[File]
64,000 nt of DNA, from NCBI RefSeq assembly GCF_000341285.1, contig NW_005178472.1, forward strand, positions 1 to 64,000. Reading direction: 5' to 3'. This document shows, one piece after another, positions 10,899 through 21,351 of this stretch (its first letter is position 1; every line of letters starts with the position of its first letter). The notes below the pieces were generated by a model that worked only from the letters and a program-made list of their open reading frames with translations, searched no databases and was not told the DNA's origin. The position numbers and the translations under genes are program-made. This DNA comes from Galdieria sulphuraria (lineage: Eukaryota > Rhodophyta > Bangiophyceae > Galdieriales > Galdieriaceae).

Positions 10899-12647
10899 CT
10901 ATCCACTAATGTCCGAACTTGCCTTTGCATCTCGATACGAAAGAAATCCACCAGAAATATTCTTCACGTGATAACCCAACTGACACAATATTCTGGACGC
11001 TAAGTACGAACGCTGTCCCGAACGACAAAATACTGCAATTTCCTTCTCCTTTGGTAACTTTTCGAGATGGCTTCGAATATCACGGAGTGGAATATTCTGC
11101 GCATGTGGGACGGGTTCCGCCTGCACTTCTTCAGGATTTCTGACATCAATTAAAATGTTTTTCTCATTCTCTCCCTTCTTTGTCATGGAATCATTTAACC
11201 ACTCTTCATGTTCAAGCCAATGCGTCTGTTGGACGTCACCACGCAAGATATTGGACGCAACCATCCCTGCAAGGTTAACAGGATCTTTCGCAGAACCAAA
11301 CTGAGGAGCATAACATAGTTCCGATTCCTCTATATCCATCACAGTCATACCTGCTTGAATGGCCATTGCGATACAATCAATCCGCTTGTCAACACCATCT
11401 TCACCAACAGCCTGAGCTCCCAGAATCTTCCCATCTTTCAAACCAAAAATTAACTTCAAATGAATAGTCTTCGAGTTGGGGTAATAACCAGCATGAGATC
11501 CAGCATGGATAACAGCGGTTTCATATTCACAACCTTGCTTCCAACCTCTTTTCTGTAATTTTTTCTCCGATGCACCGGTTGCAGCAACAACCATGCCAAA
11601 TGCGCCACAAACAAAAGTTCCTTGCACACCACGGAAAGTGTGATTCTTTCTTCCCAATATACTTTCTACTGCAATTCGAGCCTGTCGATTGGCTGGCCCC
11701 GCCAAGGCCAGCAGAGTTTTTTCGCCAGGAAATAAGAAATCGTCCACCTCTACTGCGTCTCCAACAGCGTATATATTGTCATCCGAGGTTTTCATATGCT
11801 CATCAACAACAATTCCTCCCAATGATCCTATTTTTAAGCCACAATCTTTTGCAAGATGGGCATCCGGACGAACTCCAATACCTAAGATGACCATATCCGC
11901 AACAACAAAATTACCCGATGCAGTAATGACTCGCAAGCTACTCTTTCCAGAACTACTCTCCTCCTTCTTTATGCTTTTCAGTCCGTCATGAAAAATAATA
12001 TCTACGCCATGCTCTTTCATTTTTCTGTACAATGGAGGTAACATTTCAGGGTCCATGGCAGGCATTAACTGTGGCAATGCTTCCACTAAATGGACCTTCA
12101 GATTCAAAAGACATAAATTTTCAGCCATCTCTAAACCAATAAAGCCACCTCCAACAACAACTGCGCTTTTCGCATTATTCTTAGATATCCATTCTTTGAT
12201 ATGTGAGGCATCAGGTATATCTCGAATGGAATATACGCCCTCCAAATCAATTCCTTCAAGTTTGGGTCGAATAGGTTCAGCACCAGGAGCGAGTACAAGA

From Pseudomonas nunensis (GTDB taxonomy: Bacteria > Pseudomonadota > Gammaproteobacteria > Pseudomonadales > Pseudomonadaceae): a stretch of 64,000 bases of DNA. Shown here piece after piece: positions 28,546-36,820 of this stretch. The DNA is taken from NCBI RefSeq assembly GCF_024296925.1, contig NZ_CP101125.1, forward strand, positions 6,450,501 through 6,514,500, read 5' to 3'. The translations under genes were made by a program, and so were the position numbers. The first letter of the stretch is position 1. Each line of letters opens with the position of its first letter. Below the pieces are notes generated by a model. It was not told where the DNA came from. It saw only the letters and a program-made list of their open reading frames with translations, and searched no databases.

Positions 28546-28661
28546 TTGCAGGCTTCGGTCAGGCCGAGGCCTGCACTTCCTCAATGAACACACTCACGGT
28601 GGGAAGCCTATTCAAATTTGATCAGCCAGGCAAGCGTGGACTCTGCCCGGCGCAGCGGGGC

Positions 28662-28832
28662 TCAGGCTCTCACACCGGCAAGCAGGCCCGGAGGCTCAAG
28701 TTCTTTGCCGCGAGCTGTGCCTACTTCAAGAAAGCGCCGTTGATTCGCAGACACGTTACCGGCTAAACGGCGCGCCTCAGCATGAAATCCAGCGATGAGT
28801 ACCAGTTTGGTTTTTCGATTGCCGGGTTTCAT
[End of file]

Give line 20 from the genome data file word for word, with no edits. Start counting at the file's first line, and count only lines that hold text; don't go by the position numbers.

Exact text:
28546 TTGCAGGCTTCGGTCAGGCCGAGGCCTGCACTTCCTCAATGAACACACTCACGGT